Cryptocurrency, like all assets, moves up and down depending on demand and supply market conditions. When the demand for an asset with fewer supply increases, the price of the asset increases. Algorithms are supposed to keep this under control through their financial engineering and market incentives to attempt to peg a reference asset’s price, which is not very stable and is always susceptible to depricing.

However, these stablecoins often fail due to various factors such as market volatility, liquidity issues, and the inability of the algorithm to respond to unexpected events.

Let’s see what went wrong for TerraLuna.

What Happened with TerraLUNA?

The TerraLUNA crash occurred in MAY 2022 and affected the cryptocurrency Luna and its stable coin UST. So why did TerraLUNA crash? 

TerraUSD(UST) maintained its 1:1 parity with the US Dollar through an algorithmic relationship with Terra’s native cryptocurrency, LUNA. Let’s elaborate on it further. 

In the days before the collapse, over $2 billion worth of UST was unstaked (taken out of Anchor Protocol). Furthermore, hundreds of millions of them were immediately sold. There is debate over whether this action was a reaction to a particularly volatile period, rising interest rates in the broader cryptocurrency market, or a malicious attack on Terra’s ecosystem.

However, this severe selling pressure initially drove the price of UST below 91 cents. As expected, the currency has hit bottom and is trading well below a penny. While this occurred, LUNA’s market cap continued to fall relative to UST’s, further escalating the already high average redemption price of LUNA for UST and the implications that come with it.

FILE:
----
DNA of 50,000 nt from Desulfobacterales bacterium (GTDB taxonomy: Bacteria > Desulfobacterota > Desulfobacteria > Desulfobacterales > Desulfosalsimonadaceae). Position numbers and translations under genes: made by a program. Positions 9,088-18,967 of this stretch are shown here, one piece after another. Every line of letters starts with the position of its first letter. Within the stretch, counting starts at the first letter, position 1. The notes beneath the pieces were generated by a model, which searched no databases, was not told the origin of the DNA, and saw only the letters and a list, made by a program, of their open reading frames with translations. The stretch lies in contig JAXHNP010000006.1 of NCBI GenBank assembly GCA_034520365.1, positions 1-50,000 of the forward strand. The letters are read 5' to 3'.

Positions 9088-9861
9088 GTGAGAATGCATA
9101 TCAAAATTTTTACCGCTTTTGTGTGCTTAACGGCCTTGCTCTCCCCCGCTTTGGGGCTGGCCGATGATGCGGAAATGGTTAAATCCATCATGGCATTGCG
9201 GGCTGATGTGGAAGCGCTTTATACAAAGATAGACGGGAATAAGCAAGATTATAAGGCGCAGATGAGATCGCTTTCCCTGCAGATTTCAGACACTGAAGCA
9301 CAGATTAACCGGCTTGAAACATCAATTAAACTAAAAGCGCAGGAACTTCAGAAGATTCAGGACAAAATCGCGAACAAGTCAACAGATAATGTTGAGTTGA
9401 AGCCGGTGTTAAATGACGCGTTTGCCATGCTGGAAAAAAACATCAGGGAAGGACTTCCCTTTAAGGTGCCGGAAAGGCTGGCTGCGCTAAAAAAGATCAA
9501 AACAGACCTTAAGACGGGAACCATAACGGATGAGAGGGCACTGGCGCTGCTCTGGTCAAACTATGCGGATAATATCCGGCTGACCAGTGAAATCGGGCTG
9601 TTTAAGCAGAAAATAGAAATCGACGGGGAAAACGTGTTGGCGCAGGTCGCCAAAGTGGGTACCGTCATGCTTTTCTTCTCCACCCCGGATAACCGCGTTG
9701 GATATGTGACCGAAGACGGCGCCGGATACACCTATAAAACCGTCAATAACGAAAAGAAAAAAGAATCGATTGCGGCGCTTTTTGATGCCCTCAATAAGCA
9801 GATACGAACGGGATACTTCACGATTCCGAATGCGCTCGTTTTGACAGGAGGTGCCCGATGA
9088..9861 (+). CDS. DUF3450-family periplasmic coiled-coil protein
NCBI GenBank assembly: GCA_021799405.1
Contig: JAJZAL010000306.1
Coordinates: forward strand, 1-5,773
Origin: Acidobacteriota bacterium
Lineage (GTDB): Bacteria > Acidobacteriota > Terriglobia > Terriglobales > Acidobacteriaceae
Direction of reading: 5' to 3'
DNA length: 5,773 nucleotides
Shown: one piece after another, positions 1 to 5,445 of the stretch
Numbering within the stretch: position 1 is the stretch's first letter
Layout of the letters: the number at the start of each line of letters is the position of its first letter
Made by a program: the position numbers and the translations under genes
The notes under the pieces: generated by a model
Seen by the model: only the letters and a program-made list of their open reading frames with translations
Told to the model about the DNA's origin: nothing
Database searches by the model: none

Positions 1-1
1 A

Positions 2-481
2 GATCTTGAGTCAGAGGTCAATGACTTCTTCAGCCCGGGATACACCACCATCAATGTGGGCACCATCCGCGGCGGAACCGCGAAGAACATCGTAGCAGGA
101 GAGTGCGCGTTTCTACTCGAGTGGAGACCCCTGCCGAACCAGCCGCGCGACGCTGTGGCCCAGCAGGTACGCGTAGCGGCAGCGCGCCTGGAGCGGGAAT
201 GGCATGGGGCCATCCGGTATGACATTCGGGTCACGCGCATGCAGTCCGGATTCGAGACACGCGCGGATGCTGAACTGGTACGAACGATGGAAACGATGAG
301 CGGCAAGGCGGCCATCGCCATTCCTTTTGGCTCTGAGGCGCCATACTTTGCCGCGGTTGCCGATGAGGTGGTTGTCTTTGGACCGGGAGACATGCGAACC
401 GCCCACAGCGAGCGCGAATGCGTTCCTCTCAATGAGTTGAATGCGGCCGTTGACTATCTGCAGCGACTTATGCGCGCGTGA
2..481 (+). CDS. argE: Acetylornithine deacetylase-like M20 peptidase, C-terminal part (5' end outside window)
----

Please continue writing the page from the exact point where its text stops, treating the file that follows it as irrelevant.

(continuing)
Risks and Limitations of algorithmic stablecoins

Algorithmic stablecoins have an innately weak framework due to their uncollateralized assets, which use algorithms for pegging the price of a reference asset that is not stable and is prone to de-pegging risk.

If the algorithmic stablecoin doesn’t have the right balance between liquidity, incentives, and automation, then the coin can enter a “death loop” that makes peg restoration impossible.

Future of Algorithmic Stablecoins

Several lawmakers have voiced concerns about imposing stricter rules around algo-stablecoin regulations following UST’s collapse, which could lead to a bearish outlook for algorithmic stablecoins. The news of Canada banning algorithmic stablecoins further takes away public confidence and puts a big question about the future of algorithmic stablecoins.

The catastrophic failure of the uncollateralized algo-stable experiment, as seen in the collapse of UST, has dealt a severe blow to the credibility of algorithmic stablecoins. The loss of public trust in this mechanism poses a daunting challenge for any further attempts to restore confidence.

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Megha Kumar

Megha Kumar is a seasoned finance expert with a decade old experience in the banking industry. With a keen interest in the disruptive potential of Web3 and Crypto, Megha brings a wealth of knowledge and insights to her engaging articles on these subjects. In her free time, you can find her on Discord and listening to music.

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Megha Kumar
Megha Kumar is a seasoned finance expert with a decade old experience in the banking industry. With a keen interest in the disruptive potential of Web3 and Crypto, Megha brings a wealth of knowledge and insights to her engaging articles on these subjects. In her free time, you can find her on Discord and listening to music.